These countries where Bitcoin and other cryptocurrencies are welcome (No, it’s not just El Salvador)

Unless citizens can demonstrate that they do not have access to the necessary technology, they can use bitcoin as a form of payment if BTC is treated as legal tender in their respective jurisdiction.

A nation’s central banks and regulators usually decide what is legal tender in their economy. This means that any form of value they deem fit to be legal tender can be used to pay for goods in stores. For example, $10 bills and $0.50 coins are legal tender in the United States;

Making bitcoin (BTC) legal tender means that when someone wants to pay for a cup of coffee, they can use BTC to do so. Without a central bank declaring bitcoin legal tender, the risk of accepting BTC for goods sold would be borne by merchants. If the central bank has explicitly declared bitcoin to be legal tender, then it becomes an official form of value exchange within the economy.

The rise of bitcoin and a few other decentralized cryptocurrencies has also prompted several central banks to consider digital currencies as a more robust alternative to fiat currencies. As a result, many countries, including China, the UK, the US, and India, are all working on their central bank digital currencies (CBDCs);

For these countries, the raison d’être of digital currencies is to achieve better traceability and control of each monetary unit in the economy. This traceability will help them to calculate taxes more accurately and identify money launderers, but more importantly to spot any accumulation of wealth and develop policies to keep it within their economy.

Generally, there are macroeconomic factors that a country seeks to manage by adopting a currency as legal tender. For bitcoin to be legal tender, these factors must coincide with visionary leadership.

Despite this, central banks are getting into digital currencies. Some countries have more fundamental problems that a simple digital version of fiat currency cannot solve. For example, countries like Argentina and Venezuela have suffered from hyperinflation for years and need a form of currency whose value comes from many sources other than their own economy. There are also countries like El Salvador, Panama, Guatemala and Honduras, where a large percentage of GDP comes from remittances. This paves the way for a form of value exchange that is not limited by national borders. For example, 24.07% of El Salvador’s GDP in 2020 came from remittances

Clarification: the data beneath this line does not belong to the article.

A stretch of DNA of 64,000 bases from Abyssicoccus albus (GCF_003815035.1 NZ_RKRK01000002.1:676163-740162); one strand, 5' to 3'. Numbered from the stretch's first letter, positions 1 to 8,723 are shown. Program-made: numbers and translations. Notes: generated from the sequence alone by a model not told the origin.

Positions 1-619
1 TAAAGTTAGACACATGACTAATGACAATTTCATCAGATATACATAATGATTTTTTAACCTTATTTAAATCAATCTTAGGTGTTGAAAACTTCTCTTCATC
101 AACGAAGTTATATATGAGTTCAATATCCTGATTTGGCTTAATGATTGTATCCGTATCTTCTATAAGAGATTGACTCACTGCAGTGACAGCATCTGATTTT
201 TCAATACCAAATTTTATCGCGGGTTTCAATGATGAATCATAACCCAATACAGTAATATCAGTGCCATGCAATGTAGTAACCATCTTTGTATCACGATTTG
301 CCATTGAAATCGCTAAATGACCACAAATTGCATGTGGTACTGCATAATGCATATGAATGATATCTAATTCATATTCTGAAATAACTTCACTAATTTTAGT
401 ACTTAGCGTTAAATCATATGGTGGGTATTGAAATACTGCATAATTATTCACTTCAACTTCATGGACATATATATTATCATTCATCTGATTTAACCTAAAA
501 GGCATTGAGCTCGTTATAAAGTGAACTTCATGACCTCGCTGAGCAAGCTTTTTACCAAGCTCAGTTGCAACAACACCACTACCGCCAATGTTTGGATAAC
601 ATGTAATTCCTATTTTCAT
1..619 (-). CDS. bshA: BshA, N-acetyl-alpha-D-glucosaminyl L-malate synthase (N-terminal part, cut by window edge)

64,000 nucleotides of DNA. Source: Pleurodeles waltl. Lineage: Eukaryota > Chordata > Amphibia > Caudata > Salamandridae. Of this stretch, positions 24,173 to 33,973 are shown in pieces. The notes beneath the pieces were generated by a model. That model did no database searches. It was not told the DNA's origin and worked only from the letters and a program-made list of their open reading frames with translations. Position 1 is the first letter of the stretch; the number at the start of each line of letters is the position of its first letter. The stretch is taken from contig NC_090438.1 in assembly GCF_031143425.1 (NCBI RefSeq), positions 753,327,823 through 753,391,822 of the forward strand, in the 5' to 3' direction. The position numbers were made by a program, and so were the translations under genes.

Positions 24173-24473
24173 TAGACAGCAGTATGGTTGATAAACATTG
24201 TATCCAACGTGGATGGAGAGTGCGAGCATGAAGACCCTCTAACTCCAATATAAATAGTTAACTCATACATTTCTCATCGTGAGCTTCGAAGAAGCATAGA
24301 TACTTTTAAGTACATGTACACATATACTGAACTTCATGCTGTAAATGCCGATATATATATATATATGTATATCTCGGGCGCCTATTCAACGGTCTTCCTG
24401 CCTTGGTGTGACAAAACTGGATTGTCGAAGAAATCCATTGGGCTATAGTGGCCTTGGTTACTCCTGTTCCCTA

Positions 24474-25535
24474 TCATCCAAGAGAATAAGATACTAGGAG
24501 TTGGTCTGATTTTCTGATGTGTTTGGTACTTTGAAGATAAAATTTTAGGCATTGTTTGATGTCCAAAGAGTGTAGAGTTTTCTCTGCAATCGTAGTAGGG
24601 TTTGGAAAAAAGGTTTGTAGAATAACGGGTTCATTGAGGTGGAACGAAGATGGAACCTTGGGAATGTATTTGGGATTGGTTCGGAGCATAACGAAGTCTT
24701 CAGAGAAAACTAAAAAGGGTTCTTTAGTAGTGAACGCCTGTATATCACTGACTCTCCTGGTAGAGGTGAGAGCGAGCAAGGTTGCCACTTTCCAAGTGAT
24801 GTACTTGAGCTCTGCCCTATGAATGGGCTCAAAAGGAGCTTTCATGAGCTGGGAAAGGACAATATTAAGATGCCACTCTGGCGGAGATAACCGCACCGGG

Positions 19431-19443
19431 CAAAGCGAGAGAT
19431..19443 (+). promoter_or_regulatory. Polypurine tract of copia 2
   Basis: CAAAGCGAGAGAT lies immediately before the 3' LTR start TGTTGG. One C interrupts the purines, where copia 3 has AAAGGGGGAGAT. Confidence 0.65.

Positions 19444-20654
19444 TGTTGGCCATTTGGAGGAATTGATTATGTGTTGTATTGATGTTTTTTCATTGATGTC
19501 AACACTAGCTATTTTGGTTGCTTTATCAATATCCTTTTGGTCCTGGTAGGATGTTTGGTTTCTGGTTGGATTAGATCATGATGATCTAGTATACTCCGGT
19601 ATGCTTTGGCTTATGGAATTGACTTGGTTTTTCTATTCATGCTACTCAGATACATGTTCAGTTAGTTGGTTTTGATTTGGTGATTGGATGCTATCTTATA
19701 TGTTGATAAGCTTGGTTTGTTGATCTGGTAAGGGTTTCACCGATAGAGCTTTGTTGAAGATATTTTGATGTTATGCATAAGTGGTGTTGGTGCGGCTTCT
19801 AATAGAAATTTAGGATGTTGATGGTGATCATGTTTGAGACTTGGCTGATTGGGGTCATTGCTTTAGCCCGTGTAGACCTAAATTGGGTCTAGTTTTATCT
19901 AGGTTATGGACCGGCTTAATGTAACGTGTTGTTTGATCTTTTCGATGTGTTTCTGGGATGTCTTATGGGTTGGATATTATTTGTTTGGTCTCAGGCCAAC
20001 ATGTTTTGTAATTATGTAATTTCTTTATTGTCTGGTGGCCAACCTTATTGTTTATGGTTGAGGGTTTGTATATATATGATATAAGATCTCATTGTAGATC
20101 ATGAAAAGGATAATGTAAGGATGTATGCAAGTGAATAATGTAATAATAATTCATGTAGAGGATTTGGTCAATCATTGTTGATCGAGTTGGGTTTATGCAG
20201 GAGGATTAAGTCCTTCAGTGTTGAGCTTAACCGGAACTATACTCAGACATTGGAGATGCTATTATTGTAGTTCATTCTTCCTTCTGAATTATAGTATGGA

Another consideration for countries is the degree of financial inclusion in their economies. While the customer journey around cryptocurrencies is by no means user-friendly, it must be said that hyperlocal experiments in building an ecosystem on bitcoin in countries like El Salvador have seen some success. As remittances are a major contributor to the economy, digital currencies can not only promote financial inclusion, but also save money on remittance fees.

It should also be noted that the regimes that deploy bitcoin as legal tender claim to bring financial inclusion to their population. However, financial inclusion must often be preceded by the penetration of mobile telephony and the Internet. Without the digital infrastructure, a digital currency alone will not be able to solve the problem of financial inclusion.

So, which countries adopted bitcoin as legal tender and how did they do it? El Salvador is the first country to adopt bitcoin as legal tender. Apart from the macroeconomic factors described above, the country had a leader who was willing to experiment with bitcoin. Since then, he has been a loyal ambassador for cryptocurrency;

The second country to adopt bitcoin as legal tender is the Central African Republic (CAR). The CAR is rich in natural resources such as gold and diamonds and its economy amounts to 2.3 billion dollars. However, financial inclusion is quite low there and the country depends on remittances. Apart from adopting bitcoin, the country also disclosed that 20% of its public treasury will consist of Sango Coin (SANGO), a digital currency that will reflect the health of the country’s natural resources.

Countries rely on effective monetary policy as a key lever to manage their economy. They therefore need a credible currency and the ability to maneuver policies around that currency in the event of a crisis.